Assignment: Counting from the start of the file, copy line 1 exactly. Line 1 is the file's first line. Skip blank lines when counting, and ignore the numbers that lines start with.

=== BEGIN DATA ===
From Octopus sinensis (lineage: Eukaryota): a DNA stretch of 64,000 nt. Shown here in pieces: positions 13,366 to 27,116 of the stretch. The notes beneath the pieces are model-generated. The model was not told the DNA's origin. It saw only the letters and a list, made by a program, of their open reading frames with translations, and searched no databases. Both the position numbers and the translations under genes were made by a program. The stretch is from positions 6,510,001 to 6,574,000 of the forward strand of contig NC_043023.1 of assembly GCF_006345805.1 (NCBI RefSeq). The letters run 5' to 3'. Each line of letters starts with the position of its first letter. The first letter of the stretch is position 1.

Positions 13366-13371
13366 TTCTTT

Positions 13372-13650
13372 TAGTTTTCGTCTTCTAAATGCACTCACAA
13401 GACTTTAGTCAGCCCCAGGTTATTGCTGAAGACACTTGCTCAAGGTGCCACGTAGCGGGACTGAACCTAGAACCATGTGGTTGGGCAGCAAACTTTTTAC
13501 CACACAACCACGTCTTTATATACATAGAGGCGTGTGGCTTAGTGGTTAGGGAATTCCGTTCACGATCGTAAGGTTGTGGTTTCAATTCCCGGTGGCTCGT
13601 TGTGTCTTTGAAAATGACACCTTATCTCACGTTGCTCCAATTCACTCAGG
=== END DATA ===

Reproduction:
From Octopus sinensis (lineage: Eukaryota): a DNA stretch of 64,000 nt. Shown here in pieces: positions 13,366 to 27,116 of the stretch. The notes beneath the pieces are model-generated. The model was not told the DNA's origin. It saw only the letters and a list, made by a program, of their open reading frames with translations, and searched no databases. Both the position numbers and the translations under genes were made by a program. The stretch is from positions 6,510,001 to 6,574,000 of the forward strand of contig NC_043023.1 of assembly GCF_006345805.1 (NCBI RefSeq). The letters run 5' to 3'. Each line of letters starts with the position of its first letter. The first letter of the stretch is position 1.